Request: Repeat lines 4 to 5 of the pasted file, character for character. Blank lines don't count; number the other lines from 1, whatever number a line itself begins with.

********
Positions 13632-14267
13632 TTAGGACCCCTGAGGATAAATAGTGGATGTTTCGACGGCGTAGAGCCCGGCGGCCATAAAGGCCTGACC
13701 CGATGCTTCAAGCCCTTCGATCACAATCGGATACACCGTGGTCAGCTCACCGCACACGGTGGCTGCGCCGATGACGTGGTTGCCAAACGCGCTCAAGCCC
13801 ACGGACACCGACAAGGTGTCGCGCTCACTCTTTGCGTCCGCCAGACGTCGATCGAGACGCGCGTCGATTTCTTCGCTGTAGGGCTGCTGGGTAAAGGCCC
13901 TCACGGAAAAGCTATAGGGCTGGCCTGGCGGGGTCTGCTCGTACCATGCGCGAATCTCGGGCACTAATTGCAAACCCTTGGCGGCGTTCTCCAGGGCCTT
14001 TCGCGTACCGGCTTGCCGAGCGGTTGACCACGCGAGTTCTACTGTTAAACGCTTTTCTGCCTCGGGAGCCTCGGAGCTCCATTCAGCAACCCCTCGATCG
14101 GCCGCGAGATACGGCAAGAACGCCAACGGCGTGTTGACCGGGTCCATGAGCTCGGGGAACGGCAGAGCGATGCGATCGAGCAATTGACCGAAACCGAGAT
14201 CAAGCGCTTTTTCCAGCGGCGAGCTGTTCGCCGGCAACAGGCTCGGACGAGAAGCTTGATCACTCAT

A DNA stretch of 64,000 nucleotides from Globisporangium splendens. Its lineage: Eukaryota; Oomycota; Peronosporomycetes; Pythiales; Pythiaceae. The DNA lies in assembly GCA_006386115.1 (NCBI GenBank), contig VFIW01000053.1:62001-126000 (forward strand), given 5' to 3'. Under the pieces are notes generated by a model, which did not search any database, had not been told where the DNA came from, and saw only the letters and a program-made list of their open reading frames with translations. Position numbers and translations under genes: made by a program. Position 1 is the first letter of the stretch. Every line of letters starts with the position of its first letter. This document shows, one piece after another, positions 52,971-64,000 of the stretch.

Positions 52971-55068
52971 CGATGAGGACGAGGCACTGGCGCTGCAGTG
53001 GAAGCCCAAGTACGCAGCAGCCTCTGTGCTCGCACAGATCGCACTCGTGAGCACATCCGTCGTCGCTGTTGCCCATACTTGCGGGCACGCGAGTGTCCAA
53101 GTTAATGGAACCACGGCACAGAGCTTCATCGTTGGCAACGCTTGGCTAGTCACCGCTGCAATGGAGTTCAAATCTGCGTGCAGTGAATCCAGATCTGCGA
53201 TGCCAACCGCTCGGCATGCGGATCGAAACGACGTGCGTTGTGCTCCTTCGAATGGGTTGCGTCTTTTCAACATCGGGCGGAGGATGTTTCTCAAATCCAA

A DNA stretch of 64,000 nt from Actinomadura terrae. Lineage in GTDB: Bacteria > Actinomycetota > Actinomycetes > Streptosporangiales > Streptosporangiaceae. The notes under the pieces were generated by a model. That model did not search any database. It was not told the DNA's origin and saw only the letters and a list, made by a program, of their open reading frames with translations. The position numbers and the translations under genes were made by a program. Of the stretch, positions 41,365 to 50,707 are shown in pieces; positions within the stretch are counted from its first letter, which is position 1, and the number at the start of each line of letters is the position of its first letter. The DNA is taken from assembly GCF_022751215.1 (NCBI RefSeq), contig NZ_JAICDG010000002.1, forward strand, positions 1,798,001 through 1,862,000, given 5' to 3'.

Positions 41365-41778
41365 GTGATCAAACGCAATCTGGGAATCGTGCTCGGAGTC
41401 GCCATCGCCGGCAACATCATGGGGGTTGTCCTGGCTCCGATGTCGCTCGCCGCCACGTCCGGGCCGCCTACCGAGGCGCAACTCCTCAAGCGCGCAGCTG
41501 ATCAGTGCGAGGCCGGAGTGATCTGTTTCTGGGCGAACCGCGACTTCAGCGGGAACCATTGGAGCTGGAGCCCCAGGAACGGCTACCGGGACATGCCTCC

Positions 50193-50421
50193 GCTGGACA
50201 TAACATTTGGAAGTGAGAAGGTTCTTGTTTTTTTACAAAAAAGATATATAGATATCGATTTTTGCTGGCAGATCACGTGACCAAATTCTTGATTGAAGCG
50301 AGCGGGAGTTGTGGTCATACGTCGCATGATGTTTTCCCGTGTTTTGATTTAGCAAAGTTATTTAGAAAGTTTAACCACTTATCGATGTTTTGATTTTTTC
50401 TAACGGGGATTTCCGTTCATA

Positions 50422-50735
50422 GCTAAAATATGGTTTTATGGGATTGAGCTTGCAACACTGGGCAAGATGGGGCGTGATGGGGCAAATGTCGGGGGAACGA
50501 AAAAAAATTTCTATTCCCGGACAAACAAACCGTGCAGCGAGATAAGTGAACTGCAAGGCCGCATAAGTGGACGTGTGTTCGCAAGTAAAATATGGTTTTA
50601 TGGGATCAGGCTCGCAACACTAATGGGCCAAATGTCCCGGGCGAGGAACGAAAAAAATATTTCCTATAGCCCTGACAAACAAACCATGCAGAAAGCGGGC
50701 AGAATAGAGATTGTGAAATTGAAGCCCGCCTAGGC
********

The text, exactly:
13801 ACGGACACCGACAAGGTGTCGCGCTCACTCTTTGCGTCCGCCAGACGTCGATCGAGACGCGCGTCGATTTCTTCGCTGTAGGGCTGCTGGGTAAAGGCCC
13901 TCACGGAAAAGCTATAGGGCTGGCCTGGCGGGGTCTGCTCGTACCATGCGCGAATCTCGGGCACTAATTGCAAACCCTTGGCGGCGTTCTCCAGGGCCTT